Health: Gizmodo, reporting on a study published in the British Medical Journal, says that eating a good breakfast doesn't seem to help you lose weight.

Gizmodo also tells us about some remedies for the common cold that don't work, and, in some cases, shouldn't be used at all for the disease (like antibiotics), and a few that do help people to feel better.
 
Politics: FiveThirtyEight considers the questions of whether Iowa, New Hampshire and/or South Carolina will hold Republican primaries or caucuses in 2020.

The Atlantic reports that President Trump tweeted some extreme estimates (or extreme exact figures) on how many illegal immigrants we have, what it is costing us, and how many people voted illegally in Texas.

Relevant reports on the faith of Cory Booker, Democratic candidate for President.

Science: Science Alert explains the relationship between global warming and the polar vortex.

Scientific American reports on the migration of painted turtles

About the amazing eyes of the mantis shrimp, which can see colors, and polarization, that, as far as we know, no other creature can see.
 
The graphic used in these posts is from NASA, hence, I believe, it is public domain. 

Thanks for looking!

Monday, February 04, 2019

Am I a Soldier of the Cross?

"Am I a Soldier of the Cross," by Isaac Watts, was published in 1724, and is, thus, public domain. The first two lines of it were quoted in The Adventures of Tom Sawyer, by Mark Twain (Samuel Clemens), which is available here and elsewhere, in an audio edition. Tom Sawyer was published in 1884, so that hymn was still remembered approximately 160 years later, and still occurs in some hymnals.

Here's the text, from The Hymnary:

1 Am I a soldier of the cross,
a foll'wer of the Lamb?
And shall I fear to own His cause
or blush to speak His Name?

2 Must I be carried to the skies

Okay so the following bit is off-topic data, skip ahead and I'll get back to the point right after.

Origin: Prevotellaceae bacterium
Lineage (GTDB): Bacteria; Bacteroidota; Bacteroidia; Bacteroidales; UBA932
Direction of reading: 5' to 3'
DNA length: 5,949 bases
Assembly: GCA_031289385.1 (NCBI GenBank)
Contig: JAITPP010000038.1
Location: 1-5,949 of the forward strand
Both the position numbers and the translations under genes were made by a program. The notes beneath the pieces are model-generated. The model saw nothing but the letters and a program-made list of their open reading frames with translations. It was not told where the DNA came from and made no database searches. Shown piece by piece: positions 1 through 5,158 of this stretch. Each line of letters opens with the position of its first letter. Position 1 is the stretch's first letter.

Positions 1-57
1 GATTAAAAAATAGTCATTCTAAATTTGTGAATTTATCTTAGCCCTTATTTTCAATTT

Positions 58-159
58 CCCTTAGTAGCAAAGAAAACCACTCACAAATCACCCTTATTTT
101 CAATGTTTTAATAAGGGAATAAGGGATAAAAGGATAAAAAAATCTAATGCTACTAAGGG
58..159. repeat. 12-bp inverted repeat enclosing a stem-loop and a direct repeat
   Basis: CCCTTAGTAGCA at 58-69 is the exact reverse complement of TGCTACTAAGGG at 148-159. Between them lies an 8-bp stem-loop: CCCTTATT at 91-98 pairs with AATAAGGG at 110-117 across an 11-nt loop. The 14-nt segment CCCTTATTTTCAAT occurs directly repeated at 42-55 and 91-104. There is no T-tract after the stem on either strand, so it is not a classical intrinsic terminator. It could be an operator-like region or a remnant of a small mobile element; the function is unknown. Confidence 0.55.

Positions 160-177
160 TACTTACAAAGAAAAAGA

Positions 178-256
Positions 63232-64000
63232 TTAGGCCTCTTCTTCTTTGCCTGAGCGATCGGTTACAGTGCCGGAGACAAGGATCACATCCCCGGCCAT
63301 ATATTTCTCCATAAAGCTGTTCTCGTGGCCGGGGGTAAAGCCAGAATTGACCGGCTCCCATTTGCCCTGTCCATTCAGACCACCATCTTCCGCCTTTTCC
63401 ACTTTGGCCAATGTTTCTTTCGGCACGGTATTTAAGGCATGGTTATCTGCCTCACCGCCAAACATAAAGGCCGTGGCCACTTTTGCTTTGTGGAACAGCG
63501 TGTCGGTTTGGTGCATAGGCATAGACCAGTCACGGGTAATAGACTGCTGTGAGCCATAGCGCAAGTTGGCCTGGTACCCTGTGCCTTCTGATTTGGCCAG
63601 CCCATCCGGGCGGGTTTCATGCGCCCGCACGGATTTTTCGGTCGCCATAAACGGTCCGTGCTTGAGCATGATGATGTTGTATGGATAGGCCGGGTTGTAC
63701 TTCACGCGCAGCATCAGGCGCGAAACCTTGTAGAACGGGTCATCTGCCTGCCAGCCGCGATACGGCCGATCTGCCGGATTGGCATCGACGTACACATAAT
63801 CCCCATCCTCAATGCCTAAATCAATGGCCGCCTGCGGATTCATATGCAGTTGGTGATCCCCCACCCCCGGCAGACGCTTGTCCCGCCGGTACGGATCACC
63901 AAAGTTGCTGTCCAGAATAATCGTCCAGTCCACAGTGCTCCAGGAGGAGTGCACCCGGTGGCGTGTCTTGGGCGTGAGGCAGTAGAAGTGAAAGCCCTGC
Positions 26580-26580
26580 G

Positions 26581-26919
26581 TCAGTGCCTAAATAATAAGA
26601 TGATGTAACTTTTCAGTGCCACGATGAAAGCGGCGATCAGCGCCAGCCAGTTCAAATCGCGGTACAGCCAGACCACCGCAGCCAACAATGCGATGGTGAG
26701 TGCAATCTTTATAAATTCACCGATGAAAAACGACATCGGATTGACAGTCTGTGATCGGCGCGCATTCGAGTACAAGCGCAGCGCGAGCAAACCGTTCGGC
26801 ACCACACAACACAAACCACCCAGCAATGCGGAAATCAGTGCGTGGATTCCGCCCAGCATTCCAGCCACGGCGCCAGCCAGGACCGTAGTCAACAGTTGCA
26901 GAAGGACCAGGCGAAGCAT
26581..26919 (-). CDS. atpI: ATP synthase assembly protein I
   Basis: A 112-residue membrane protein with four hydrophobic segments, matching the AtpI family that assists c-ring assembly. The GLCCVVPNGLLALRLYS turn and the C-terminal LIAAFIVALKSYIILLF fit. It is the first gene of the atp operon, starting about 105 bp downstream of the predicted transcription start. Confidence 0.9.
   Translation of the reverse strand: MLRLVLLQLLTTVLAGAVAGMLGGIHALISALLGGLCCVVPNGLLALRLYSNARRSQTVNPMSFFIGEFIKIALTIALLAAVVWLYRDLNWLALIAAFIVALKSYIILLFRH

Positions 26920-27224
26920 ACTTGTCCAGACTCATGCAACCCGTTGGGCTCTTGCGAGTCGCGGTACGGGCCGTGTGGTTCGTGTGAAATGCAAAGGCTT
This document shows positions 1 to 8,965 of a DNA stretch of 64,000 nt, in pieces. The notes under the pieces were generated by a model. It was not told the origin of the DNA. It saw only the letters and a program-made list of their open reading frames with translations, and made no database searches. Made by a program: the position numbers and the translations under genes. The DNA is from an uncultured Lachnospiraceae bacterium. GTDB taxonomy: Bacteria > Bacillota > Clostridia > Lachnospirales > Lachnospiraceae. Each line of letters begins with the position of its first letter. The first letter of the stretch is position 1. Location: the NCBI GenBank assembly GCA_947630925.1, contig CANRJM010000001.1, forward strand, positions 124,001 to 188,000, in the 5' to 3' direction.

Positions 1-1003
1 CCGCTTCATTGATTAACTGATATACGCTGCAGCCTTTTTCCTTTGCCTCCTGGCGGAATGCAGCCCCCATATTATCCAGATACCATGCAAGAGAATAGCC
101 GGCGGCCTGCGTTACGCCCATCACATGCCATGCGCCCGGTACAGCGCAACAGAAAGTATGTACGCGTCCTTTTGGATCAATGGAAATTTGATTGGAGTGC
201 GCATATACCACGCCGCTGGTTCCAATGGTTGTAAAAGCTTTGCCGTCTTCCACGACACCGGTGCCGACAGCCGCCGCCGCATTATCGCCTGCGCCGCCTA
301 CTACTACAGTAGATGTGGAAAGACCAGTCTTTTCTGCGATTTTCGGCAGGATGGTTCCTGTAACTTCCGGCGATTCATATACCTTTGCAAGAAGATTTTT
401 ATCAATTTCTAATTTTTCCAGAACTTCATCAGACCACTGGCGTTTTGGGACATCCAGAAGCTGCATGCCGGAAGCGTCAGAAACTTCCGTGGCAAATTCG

on flow'ry beds of ease,
while others fought to win the prize
and sailed through bloody seas?

3 Are there no foes for me to face?
Must I not stem the flood?
Is this vile world a friend to grace
to help me on to God?

4 Sure I must fight, if I would reign;
increase my courage, Lord;
I'll bear the toil, endure the pain,
supported by Thy Word.

5 Thy saints in all this glorious war
shall conquer, though they die;
they see the triumph from afar
by faith's discerning eye.

6 When that illustrious day shall rise,
and all Thine armies shine
in robes of vict'ry through the skies,
the glory shall be Thine.


Verses 1-3 pose six questions, which are answered with an implied, but emphatic, "NO!" They are also answered, especially the first one, that makes up the title, by verse 4.

Watts may have been referring to this passage:
Ephesians 6:11 Put on the whole armor of God, that you may be able to stand against the wiles of the devil. 12 For our wrestling is not against flesh and blood, but against the principalities, against the powers, against the world’s rulers of the darkness of this age, and against the spiritual forces of wickedness in the heavenly places. 13 Therefore put on the whole armor of God, that you may be able to withstand in the evil day, and, having done all, to stand 14 Stand therefore, having the utility belt of truth buckled around your waist, and having put on the breastplate of righteousness, 15 and having fitted your feet with the preparation of the Good News of peace; 16 above all, taking up the shield of faith, with which you will be able to quench all the fiery darts of the evil one. 17 And take the helmet of salvation, and the sword of the Spirit, which is the word of God; 18 with all prayer and requests, praying at all times in the Spirit, and being watchful to this end in all perseverance and requests for all the saints:

The passage, and, to some extent, Watt's hymn, seem not to be referring to individual persons, but to movements or ideas, and also to the temptations that come our way. The world of culture, commerce and politics, to use Watt's language, is not a "friend to grace."

Thanks for reading! 

Sunday, February 03, 2019

The Art of Divine Contentment: An Exposition of Philippians 4:11 by Thomas Watson. Excerpt 64

Watson continues to urge his readers to be contented with what they have, and to warn of some dangers of being prosperous: